Listen and Love
I sat back down. And on and on it went. There was something about a generator and an alternator, a circuit board and a battery. This broke down and that broke down. This kind of talk hurts me. Actually feels like a pressing weight on my heart. I did stand up to walk away, but something made me stay and listen.
If we love, we listen.
The longer the words flowed out, the softer they became in tone. It was like they were being absorbed and cushioned in the sharing. It was so amazing.
I offered some responses and they didn’t cause him to close up. It was like the time I gave him to open and pour out somehow, through God’s grace, relieved pressure that had to have building for a long time. Because I was so afraid, so bent on protecting myself from things, I didn’t think listening mattered. Just because all those things were foreign to me, does not mean that they do not matter. Especially to him, the man I love.
If we love, we listen. One of the definitions for the word “listen” is: to pay attention. To pay attention is “directing the mind to an object.” And I confess, I had some attention deficit. “You do your thing and I’ll do mine.” Thinks the woman that has a listening problem. “I can’t fix it, so do I need to know about it?” Shame on me.
Jill Briscoe tells of a real life experience that taught her something about listening. There seemed to be a woman, very negative about a good many things, and it would have been easier to shut her out. But instead, she chose to listen and this person told her later, “Because you listened to me, I knew you loved me, and because you loved me, I listened to you.”
Now I love my husband very much. When did I start to think that he would just keep believing that, when the listening and focus of attention wavered a bit? When I thought I just couldn’t stand to hear one more word describing broken things that I have not a clue about or cared to learn.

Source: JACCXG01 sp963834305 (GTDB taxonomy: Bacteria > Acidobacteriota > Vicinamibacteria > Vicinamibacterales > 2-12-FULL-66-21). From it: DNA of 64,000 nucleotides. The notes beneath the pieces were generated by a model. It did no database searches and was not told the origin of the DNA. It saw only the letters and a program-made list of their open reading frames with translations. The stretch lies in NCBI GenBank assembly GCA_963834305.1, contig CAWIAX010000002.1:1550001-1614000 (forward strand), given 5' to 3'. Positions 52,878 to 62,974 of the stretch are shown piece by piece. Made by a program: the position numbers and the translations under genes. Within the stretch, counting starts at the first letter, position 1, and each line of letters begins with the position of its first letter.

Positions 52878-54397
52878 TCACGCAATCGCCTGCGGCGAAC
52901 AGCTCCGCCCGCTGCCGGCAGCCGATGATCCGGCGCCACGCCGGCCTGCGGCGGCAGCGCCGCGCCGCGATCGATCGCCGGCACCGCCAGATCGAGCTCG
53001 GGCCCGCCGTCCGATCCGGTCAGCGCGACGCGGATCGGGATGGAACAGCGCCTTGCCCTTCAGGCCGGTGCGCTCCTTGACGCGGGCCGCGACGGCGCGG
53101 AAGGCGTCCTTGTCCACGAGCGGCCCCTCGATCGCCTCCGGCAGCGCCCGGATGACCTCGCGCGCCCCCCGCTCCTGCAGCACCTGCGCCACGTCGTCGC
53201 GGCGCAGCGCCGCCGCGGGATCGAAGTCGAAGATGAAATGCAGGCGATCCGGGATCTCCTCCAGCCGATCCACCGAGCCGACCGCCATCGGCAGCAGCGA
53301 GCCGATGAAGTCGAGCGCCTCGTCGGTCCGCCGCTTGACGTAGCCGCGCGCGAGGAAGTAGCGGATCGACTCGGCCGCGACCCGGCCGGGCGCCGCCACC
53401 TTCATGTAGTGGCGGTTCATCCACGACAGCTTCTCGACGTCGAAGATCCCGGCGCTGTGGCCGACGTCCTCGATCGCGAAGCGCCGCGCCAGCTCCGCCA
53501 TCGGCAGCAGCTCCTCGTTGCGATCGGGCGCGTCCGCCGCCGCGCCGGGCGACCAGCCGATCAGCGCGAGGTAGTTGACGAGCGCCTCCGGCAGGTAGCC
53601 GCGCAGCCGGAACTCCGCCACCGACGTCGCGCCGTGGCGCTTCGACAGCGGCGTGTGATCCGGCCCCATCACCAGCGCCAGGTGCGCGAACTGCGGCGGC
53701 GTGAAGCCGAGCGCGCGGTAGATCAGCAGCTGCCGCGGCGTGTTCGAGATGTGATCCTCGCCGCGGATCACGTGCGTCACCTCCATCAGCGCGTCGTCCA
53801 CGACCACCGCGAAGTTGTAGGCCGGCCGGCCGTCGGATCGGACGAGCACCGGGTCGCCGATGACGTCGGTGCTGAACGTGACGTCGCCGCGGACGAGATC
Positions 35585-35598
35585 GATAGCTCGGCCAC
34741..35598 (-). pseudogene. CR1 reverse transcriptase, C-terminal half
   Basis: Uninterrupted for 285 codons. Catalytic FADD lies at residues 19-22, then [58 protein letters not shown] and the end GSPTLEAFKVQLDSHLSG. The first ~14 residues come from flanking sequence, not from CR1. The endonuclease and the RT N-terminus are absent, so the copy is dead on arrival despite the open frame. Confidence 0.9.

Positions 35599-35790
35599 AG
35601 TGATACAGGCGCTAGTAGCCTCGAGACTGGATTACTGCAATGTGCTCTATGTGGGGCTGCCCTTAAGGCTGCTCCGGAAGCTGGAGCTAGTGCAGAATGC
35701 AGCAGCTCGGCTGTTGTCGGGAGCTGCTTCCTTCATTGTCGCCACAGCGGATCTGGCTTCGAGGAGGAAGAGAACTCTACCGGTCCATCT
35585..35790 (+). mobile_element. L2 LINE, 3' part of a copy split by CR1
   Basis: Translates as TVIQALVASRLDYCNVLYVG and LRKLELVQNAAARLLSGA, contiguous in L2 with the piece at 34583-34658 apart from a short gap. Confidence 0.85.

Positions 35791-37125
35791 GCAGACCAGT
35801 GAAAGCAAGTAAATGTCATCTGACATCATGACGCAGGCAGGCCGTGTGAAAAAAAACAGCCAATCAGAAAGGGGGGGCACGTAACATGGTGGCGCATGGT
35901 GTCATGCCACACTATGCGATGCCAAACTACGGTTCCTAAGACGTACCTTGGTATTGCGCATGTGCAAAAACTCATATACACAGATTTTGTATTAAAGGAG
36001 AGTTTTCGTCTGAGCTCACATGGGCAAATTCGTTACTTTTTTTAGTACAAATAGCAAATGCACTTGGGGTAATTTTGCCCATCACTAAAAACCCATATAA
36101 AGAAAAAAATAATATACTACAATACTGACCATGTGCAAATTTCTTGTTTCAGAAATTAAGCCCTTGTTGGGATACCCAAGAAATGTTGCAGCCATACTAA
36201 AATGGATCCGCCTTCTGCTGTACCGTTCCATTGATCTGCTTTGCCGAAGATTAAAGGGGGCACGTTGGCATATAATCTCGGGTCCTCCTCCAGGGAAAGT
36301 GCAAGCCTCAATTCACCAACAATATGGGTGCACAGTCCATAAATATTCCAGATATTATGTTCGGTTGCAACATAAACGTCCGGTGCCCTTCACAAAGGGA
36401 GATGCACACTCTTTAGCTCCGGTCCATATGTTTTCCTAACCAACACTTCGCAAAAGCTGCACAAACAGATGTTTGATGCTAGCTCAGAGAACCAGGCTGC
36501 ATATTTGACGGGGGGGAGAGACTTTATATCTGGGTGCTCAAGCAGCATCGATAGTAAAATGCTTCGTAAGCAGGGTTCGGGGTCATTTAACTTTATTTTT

You may or may not have a husband that challenges your attentive moments. You may have a friend that has taxed your patience with her problems. A child or relative that you think if you hear their voice one more time you won’t be responsible for the fallout.
If we want others to experience the love of God, shouldn’t we be willing to listen?
If we love God, we must love people. And if they equate our love with our listening, we need to do a lot more listening. If we follow Jesus’ example, we need to remember His words. As His earthly ministry was getting started, He asked His first disciples, “What do you seek?” He listened to their response and invited them “Come and see…” (John 1: 38-39)
Jesus invites us and instructs us to pray. (Matthew 6:5-13) And believe me, He has no problems listening, because He has no problems loving. He loved first. “We love Him because He first loved us.” (1 John 4:19) He wants us to cast all our cares on Him. (1 Peter 5:7)
If we want others to experience the love of God, shouldn’t we be willing to ask those open-ended questions and be more than willing to listen to what they have to say, even if it is hard to hear? We don’t have to agree in order to listen to their position and maybe, just maybe, they will feel loved enough to listen to ours.
Remember Jill’s words. Remember that one of the most important things we can do for someone else is to just listen, whether or not you will be able to fix the problem or reduce the effects of it one little bit. You will show them they are loved. Because you listened.